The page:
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Apache Tomcat vs GlassFish: What are the differences?

Apache Tomcat vs GlassFish

Apache Tomcat and GlassFish are two popular Java-based web application servers that provide a platform for deploying and running Java web applications. While they are both used for similar purposes, there are key differences between the two.

  1. Servlet and JSP Support: Apache Tomcat is primarily designed as a servlet container and supports only the Java Servlet and JavaServer Pages (JSP) technologies. In contrast, GlassFish is a full Java EE server and supports a wider range of Java EE technologies, including Enterprise JavaBeans (EJB), Java Naming and Directory Interface (JNDI), and Java Message Service (JMS).

  2. Scalability and Clustering: GlassFish offers superior scalability and clustering capabilities compared to Apache Tomcat. GlassFish supports high availability clustering, allowing multiple instances of the server to be deployed across multiple machines to handle increased traffic and provide failover.

  3. Administration and Monitoring: GlassFish provides a comprehensive administration console with a user-friendly web interface for managing and monitoring the server. The console allows for easy configuration of various server settings, monitoring of application performance, and the ability to deploy applications remotely. Apache Tomcat, on the other hand, requires manual configuration through XML files and lacks a dedicated administration console.

  4. Community and Support: Apache Tomcat has a vast and active community of developers and users, making it easy to find support, documentation, and extensions. GlassFish, while also having a community, is not as widespread as Apache Tomcat. This may affect the availability of third-party extensions and external support.

  5. Performance: Apache Tomcat is known for its lightweight nature and low memory footprint, making it ideal for small to medium-sized applications or instances with limited resources. GlassFish, being a full-featured Java EE server, requires more resources and may not be as efficient as Apache Tomcat in terms of performance.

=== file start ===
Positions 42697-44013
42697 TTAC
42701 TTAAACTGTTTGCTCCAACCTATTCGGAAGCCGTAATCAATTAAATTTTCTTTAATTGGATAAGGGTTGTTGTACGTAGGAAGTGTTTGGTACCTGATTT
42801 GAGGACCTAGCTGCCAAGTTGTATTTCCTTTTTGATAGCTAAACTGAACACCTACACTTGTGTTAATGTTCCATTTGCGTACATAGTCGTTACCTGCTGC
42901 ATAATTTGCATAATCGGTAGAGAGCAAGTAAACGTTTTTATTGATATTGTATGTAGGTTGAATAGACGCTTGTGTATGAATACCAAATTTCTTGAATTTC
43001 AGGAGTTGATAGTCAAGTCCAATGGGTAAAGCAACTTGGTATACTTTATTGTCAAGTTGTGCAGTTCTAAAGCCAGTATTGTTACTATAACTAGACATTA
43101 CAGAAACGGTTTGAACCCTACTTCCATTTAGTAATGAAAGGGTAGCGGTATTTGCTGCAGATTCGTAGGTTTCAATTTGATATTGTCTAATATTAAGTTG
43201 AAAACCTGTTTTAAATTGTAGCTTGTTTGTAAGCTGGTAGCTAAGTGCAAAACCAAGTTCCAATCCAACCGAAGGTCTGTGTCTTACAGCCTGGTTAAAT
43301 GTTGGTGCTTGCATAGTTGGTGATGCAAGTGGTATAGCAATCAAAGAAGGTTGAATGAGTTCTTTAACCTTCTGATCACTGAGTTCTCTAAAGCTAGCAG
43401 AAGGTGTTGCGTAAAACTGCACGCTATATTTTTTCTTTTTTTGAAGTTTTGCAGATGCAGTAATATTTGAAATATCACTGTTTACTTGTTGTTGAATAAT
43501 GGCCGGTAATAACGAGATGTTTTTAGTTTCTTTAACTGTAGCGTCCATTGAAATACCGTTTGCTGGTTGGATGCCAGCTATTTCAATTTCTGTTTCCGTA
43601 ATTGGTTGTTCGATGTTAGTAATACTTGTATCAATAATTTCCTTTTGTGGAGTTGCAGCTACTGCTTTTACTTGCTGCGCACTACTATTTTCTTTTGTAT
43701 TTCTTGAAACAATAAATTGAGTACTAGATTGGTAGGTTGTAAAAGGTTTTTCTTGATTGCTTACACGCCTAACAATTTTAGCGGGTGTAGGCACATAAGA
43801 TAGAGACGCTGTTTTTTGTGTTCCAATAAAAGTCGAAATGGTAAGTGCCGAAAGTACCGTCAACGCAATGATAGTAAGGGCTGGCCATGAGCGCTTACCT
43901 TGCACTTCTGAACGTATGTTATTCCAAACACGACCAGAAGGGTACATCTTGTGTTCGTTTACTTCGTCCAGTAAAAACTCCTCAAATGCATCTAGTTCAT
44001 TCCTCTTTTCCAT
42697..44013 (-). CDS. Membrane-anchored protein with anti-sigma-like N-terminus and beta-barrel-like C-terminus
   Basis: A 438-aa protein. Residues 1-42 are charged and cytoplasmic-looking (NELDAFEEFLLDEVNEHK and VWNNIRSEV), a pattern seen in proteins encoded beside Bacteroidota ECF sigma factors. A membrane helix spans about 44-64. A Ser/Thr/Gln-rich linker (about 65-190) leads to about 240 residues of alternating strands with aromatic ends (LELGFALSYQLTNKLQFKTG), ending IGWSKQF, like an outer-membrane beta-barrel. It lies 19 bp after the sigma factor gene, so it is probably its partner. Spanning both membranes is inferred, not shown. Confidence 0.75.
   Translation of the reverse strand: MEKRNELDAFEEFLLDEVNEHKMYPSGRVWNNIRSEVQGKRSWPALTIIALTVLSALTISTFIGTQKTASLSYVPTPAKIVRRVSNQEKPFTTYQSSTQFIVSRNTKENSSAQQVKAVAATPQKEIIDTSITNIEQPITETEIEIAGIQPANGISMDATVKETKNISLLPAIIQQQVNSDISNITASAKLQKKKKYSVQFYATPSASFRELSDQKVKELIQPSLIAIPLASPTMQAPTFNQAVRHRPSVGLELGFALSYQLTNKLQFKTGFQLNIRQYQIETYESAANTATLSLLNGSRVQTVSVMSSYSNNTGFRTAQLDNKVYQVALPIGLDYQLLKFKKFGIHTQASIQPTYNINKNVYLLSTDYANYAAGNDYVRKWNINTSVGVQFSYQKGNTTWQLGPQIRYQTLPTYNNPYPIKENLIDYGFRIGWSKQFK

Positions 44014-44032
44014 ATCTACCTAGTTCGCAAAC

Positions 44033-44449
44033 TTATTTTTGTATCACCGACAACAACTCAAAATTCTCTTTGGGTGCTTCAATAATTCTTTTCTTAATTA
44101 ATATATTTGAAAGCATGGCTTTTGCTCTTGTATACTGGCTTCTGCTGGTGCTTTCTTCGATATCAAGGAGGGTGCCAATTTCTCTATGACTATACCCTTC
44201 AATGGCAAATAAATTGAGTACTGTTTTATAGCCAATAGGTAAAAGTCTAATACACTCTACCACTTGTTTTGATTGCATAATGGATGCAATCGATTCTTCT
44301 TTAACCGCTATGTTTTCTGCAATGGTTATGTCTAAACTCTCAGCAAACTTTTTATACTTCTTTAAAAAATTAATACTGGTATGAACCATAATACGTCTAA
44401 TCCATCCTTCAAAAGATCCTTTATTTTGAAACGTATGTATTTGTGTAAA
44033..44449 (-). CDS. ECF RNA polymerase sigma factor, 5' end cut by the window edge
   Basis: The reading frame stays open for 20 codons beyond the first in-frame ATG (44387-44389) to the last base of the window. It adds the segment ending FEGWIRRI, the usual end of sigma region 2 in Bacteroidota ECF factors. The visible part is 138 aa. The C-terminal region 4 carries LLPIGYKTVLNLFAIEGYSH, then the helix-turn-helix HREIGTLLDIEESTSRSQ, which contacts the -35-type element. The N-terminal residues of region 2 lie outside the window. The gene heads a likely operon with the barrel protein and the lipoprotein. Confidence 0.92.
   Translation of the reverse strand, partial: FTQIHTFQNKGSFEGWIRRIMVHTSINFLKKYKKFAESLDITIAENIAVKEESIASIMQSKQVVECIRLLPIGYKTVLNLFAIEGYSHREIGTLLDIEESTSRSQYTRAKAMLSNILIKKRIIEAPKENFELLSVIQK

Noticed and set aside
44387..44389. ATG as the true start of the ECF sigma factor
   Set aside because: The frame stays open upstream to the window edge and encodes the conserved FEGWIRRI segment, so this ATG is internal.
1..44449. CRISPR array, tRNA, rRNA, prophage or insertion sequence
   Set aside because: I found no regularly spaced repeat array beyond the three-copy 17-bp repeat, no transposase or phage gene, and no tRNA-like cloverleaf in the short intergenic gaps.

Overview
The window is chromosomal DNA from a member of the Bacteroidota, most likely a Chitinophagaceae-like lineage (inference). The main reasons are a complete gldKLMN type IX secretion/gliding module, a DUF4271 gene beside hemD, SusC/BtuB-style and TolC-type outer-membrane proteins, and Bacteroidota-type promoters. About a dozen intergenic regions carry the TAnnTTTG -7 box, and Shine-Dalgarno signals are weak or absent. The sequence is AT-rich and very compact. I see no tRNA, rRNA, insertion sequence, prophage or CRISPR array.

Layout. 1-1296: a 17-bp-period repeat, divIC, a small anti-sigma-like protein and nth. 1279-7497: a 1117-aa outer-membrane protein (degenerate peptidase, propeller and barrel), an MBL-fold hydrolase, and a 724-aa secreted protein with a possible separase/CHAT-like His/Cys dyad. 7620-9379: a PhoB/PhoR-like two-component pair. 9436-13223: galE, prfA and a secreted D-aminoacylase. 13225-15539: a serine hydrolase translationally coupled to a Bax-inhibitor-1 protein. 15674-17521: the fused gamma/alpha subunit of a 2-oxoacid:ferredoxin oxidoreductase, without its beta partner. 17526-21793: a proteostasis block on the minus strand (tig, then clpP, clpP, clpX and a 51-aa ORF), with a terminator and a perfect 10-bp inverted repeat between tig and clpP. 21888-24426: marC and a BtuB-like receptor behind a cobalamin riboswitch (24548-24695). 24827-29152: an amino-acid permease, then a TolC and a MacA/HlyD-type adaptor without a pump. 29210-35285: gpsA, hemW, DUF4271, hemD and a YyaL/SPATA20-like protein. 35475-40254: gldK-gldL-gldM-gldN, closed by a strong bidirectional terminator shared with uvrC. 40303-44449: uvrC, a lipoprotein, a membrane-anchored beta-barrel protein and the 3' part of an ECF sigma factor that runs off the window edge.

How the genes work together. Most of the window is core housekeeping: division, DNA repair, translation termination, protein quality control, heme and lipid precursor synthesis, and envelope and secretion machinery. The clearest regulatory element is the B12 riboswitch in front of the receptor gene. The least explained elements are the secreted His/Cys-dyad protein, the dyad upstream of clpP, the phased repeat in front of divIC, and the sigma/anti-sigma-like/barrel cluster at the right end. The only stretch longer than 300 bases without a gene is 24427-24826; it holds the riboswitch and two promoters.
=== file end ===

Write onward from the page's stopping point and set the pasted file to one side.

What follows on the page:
6. Compatibility and Standards: Apache Tomcat focuses on providing a simple and streamlined implementation of the Java Servlet and JSP Standards, ensuring compatibility with various Java web application frameworks. GlassFish, being a complete Java EE server, supports a broader set of standards and specifications, making it suitable for enterprise-level applications that require full Java EE compliance.

In summary, Apache Tomcat is lightweight, efficient, and ideal for small to medium-sized applications that primarily require servlet and JSP support. On the other hand, GlassFish is a robust Java EE server with superior scalability, administration tools, and support for a wider range of Java EE technologies, making it suitable for enterprise-level applications that require full Java EE compliance.

Decisions about GlassFish and Apache Tomcat

I was in a situation where I have to configure 40 RHEL servers 20 each for Apache HTTP Server and Tomcat server. My task was to 1. configure LVM with required logical volumes, format and mount for HTTP and Tomcat servers accordingly. 2. Install apache and tomcat. 3. Generate and apply selfsigned certs to http server. 4. Modify default ports on Tomcat to different ports. 5. Create users on RHEL for application support team. 6. other administrative tasks like, start, stop and restart HTTP and Tomcat services.

I have utilized the power of ansible for all these tasks, which made it easy and manageable.

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Pros of GlassFish
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        Blocking - each http request block a thread
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      What is GlassFish?

      An Application Server means, It can manage Java EE applications You should use GlassFish for Java EE enterprise applications. The need for a seperate Web server is mostly needed in a production environment.

      What is Apache Tomcat?

      Apache Tomcat powers numerous large-scale, mission-critical web applications across a diverse range of industries and organizations.

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